LONDON, United Kingdom – Major central banks have stepped up their fight against runaway inflation, unleashing another 350 basis points (bps) of hikes in a pivotal week in which policymakers are determined to show they mean business.
The Federal Reserve raised US rates by three-quarters of a percentage point for a third straight time on Wednesday, September 21, while the British, Swiss, and Norwegian central banks all delivered large hikes on Thursday, September 22.
Central banks in the 10 big developed economies have raised rates by a combined 1,965 basis points in this cycle to date, with Japan the holdout “dove,” sticking on Thursday with its ultra-low rates policy.
Here’s a look at where policymakers stand in the race to contain inflation, from hawkish to dovish.
The Federal Reserve lifted rates by 75 bps on Wednesday, vaulting the dollar index to a two-decade high. Fed Chair Jerome Powell signaled further increases were due and warned there was no painless way to contain inflation.
The Fed’s new projections showed its policy rate rising to 4.4% by year-end, before peaking at 4.6% in 2023. Rate cuts are not expected until 2024.
Money markets bet the Bank of Canada will raise its policy rate by 50 bps in October to 3.75%. The BoC will do whatever is needed to bring price increases back to target, a Bank of Canada official said on Tuesday, September 20.
On September 7, the BoC hiked its policy rate to 3.25%, its highest level in 14 years. Canada was the first among the world’s advanced economies in the current policy-tightening cycle to deliver a 100-bps rate.
The Reserve Bank of New Zealand (RBNZ) last month delivered its seventh straight hike – and fourth consecutive rise of 50 bps – to lift rates to 3%, the highest since September 2015.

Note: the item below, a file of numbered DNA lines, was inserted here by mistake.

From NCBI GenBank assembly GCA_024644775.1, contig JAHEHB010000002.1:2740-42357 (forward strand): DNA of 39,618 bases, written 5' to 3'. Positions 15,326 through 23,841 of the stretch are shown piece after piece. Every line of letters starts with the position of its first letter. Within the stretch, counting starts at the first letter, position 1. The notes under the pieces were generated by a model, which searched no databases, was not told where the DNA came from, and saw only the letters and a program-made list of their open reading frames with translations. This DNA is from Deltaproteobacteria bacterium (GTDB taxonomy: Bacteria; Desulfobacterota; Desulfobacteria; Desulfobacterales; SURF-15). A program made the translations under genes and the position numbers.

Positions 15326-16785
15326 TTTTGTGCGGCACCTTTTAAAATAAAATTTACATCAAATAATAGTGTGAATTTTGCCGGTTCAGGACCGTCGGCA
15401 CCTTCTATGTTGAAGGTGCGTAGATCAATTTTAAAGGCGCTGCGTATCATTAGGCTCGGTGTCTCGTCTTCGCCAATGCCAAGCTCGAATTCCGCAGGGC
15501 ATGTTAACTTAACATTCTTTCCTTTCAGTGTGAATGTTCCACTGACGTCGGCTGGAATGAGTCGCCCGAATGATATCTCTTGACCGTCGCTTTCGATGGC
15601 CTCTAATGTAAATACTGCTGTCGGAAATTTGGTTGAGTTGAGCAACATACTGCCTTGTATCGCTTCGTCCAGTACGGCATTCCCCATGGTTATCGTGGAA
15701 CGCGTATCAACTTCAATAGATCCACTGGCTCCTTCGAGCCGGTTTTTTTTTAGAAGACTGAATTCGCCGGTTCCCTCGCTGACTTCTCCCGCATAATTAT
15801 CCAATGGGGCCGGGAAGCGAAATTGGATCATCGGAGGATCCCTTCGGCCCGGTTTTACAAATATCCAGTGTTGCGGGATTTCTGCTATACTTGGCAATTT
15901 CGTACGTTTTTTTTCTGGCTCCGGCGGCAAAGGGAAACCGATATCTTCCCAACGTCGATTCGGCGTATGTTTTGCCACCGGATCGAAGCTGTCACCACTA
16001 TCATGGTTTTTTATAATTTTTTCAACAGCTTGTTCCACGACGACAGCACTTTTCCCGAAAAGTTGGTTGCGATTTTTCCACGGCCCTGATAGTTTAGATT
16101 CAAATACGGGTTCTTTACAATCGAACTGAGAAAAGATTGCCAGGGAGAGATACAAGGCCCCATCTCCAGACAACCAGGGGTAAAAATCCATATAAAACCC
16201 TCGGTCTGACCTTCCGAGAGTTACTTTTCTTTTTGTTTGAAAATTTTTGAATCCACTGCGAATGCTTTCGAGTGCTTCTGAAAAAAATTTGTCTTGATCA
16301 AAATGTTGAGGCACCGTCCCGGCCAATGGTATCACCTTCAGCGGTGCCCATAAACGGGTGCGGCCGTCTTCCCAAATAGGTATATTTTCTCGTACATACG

The RBNZ struck a more hawkish tone and sees rates at 4% by early 2023, versus a previous projection of 3.7%. That implies at least one more 50-bps rate hike at upcoming meetings.
The Bank of England hiked interest rates by 50 bps on Thursday, less than the 75 bps some in the market had expected. The BoE also forecast a peak in inflation just below 11%, down from an earlier forecast of 13.3%.
But the prospect of entrenched double-digit inflation, and the need for the BoE to tighten monetary policy as a new government loosens fiscal policy, has caused investors to jack up their rate hike expectations. Money markets were on Thursday pricing in a peak in rates at around 4.9% by June 2023.
Norway, the first big developed economy to kick off a rate-hiking cycle last year, on Thursday raised its benchmark rate by 50 bps to 2.25%. But the central bank said future hikes would be more “gradual,” weakening the crown currency.
The Reserve Bank of Australia (RBA) hiked by another 50 bps earlier in September, for a fifth month running. But the central bank dropped a reference to “normalizing” policy, suggesting rates were now closer to neutral, while flagging it had more work to do.
The RBA has delivered 225 bps of hikes since May, taking its key rate to a seven-year high of 2.35%.
Sweden raised rates on Tuesday by a larger-than-expected one percentage point to 1.75% and warned of more to come over the next six months as it gets to grips with surging inflation.
The rate hike was the biggest since the inflation target was adopted in 1993, equaling the full percentage point hike of November 1992 during Sweden’s domestic financial crisis when the main rate hit 500% for a short period.
The European Central Bank (ECB) was late to the hiking game but is catching up fast.
Earlier in September, the eurozone’s central bank hiked rates by a record 0.75%, bringing its deposit rate to 0.75% and its main refinancing rate to 1.25%, their highest levels since 2011.
That pushed traders to ramp up bets on a sequence of large hikes. Money markets now price in around 70 bps of hikes in both October and December. They see rates peaking at over 2.8% in mid-2023, compared to 2.2% before the meeting.
The Swiss National Bank (SNB) raised its policy rate on Thursday by another 75 bps from minus 0.25% to 0.5% as expected, putting an end to the negative rates experiment in Europe.
The bank, delivering its second rate hike this cycle, also raised its inflation forecasts for 2022 and 2023 to 3% and 2.4% respectively, adding it couldn’t rule out that further rate hikes will be needed to control inflation.
Japan is the sole remaining policy dove and on Thursday the Bank of Japan maintained its ultra-low interest rates and policy guidance.
It reassured markets that it will continue to swim against a global tide of monetary policy tightening. But Japanese authorities also intervened to shore up the weak yen, which has been hurt by the policy divergence between Japan and the United States.